Don’t Let Boston Derail the Discussions on Immigration Reform

Guest post by Sandra Sanchez. Cross-posted from our friends at Thoughts on Liberty.

In the later half of the 20th Century, the Central American country of Nicaragua was undergoing a revolution. In 1983, two Nicaraguan immigrants came to the United States seeking asylum due to the Nicaraguan Revolution. Both of them were children of the Revolution and one of them was a soldier for the Sandinistas. This soldier, even though he had been indoctrinated by the Sandinistas ideals of socialism, he had to escape. These immigrants were barely 20 and were escaping this revolution.

This is the story of my parents. (The two youngsters in the featured photo!)

My mother and father were newly married because my father needed to flee Nicaragua. He was a soldier for the Sandinistas. After realizing that the ideals that the Sandinistas were preaching did not match reality, he wanted out. Fearing persecution due to his political opposition, he felt there was no way to live but to leave.

They came to the United States and were granted asylum. My parents were immigrants to this country and they’ve been here for 30 years. In those 30 years they moved to the Northern Virginia area, got jobs, ended up having three lovely children, built their own American dream, and never asked for government assistance. This story is not odd or rare, but simply ignored.

Recently, we all found out that the Boston Bombing suspects came here with their father and were granted asylum. Of course this has shifted the discussion of immigration. This has led to people blaming student visas and other aspects of our immigration policy. Yet, the suspects came here as minors and if they were given a strict background check, I doubt anything would have come up to predict this tragedy.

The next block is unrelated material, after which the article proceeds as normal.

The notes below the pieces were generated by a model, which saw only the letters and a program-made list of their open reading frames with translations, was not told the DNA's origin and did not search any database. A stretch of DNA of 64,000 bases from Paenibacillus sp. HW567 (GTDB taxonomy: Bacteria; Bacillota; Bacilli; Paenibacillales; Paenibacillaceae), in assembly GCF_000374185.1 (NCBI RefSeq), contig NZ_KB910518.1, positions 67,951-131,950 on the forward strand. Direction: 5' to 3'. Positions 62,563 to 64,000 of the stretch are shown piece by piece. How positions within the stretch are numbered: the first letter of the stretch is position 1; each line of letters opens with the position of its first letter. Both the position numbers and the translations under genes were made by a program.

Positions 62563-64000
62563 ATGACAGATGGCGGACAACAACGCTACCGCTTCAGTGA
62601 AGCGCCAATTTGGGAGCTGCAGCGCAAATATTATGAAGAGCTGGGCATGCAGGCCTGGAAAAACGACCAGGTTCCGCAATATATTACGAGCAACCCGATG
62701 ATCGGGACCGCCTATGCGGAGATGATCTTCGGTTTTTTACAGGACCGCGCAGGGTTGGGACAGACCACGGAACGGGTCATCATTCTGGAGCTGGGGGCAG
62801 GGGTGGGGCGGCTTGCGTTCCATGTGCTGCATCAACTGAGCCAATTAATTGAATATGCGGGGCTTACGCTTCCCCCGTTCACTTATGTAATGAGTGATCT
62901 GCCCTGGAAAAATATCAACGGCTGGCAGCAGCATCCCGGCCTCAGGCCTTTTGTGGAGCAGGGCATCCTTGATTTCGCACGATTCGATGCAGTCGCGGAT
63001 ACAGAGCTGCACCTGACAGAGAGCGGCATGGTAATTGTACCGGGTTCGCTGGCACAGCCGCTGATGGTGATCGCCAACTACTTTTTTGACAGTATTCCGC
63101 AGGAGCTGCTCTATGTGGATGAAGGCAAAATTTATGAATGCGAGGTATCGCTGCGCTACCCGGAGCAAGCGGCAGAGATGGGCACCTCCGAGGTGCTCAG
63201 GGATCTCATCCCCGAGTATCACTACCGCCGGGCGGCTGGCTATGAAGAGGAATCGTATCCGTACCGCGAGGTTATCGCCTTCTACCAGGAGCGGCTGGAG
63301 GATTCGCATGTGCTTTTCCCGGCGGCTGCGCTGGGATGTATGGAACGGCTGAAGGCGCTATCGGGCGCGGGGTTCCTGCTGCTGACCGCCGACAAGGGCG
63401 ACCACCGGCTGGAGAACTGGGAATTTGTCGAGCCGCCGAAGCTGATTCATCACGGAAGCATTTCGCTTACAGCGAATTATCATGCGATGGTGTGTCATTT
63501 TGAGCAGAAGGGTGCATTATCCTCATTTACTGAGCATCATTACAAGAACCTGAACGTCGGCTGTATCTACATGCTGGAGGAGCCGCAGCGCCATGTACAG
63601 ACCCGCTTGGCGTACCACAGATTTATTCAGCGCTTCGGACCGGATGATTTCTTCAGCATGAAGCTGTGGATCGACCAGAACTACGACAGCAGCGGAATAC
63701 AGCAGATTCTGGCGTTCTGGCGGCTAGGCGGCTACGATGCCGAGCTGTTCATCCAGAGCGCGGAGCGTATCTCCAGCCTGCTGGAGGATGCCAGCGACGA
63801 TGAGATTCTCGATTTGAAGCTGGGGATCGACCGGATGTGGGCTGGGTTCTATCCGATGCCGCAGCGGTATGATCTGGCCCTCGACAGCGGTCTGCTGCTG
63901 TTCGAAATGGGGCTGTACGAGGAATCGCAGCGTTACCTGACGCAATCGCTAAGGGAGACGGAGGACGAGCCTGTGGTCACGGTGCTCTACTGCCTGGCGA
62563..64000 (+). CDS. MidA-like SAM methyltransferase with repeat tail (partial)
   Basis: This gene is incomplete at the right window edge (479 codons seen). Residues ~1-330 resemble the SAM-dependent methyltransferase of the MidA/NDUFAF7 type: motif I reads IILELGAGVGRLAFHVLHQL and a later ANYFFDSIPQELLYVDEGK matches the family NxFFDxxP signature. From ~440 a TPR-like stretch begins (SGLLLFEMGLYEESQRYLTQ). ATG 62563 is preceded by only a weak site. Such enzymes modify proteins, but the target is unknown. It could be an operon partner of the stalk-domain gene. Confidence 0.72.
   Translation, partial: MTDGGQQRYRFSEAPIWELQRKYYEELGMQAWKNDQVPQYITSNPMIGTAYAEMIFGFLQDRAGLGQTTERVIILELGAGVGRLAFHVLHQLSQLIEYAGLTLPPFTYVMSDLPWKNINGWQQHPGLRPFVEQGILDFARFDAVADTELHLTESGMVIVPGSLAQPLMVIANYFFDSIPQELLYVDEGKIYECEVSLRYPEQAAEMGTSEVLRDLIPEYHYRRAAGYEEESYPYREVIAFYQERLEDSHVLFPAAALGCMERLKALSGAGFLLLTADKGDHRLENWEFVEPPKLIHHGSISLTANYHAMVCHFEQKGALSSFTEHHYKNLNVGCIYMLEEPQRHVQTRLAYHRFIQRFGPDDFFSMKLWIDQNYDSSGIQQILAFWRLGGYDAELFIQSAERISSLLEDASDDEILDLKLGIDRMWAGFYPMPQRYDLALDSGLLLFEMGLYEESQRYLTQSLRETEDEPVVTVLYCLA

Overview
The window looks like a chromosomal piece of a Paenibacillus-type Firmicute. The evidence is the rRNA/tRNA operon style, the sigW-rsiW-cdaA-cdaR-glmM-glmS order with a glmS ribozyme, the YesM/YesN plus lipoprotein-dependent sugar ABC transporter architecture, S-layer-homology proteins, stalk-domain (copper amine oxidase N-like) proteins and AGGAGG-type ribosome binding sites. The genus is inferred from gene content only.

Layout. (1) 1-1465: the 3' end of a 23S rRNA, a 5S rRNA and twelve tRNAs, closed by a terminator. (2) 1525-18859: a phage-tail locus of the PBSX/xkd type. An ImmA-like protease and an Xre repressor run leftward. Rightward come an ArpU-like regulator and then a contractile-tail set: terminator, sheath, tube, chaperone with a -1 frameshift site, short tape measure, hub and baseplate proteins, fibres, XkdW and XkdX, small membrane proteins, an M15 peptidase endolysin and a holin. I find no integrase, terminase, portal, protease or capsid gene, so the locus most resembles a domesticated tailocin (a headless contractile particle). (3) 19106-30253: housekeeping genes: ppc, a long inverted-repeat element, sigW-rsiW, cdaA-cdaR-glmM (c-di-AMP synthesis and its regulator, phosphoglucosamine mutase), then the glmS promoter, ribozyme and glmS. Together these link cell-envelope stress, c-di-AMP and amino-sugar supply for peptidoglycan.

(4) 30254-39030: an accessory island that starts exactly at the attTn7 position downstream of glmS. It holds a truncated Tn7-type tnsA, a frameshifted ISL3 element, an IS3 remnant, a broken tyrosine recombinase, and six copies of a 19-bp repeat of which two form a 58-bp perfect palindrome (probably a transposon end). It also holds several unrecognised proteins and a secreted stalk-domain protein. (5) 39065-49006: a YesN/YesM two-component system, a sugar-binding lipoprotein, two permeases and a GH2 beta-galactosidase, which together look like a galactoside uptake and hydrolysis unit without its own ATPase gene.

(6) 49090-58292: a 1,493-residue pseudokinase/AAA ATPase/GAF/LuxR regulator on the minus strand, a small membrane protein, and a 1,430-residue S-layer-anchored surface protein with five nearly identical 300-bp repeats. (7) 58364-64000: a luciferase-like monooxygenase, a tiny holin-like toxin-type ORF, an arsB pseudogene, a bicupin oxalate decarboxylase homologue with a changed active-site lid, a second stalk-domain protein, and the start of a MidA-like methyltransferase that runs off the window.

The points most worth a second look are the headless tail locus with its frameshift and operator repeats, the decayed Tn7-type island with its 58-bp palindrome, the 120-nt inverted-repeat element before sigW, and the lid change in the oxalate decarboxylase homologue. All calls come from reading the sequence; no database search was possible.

We can’t blame our immigration system for terror, especially the terror that happened in Boston. I’m not saying there aren’t things in our immigration policy that needs to be fixed, but we can’t allow this tragedy to run the discussion of immigration. Boston wasn’t the result of faulty immigration policy; it was the result of radicalization that happened in our borders, not outside of them.

Just like past tragedies, the Boston Bombings are being used to attack immigration reform. The consequence is that many worthy immigrants who are seeking a legal way to enter this country will lose that opportunity. They’ll lose the opportunity to make better lives for their families and for themselves.

About Sandra Sanchez

Sandra is a political science and women’s studies student at the University of Mary Washington. She also runs The Individualist Feminist where she blogs on feminism and libertarianism.

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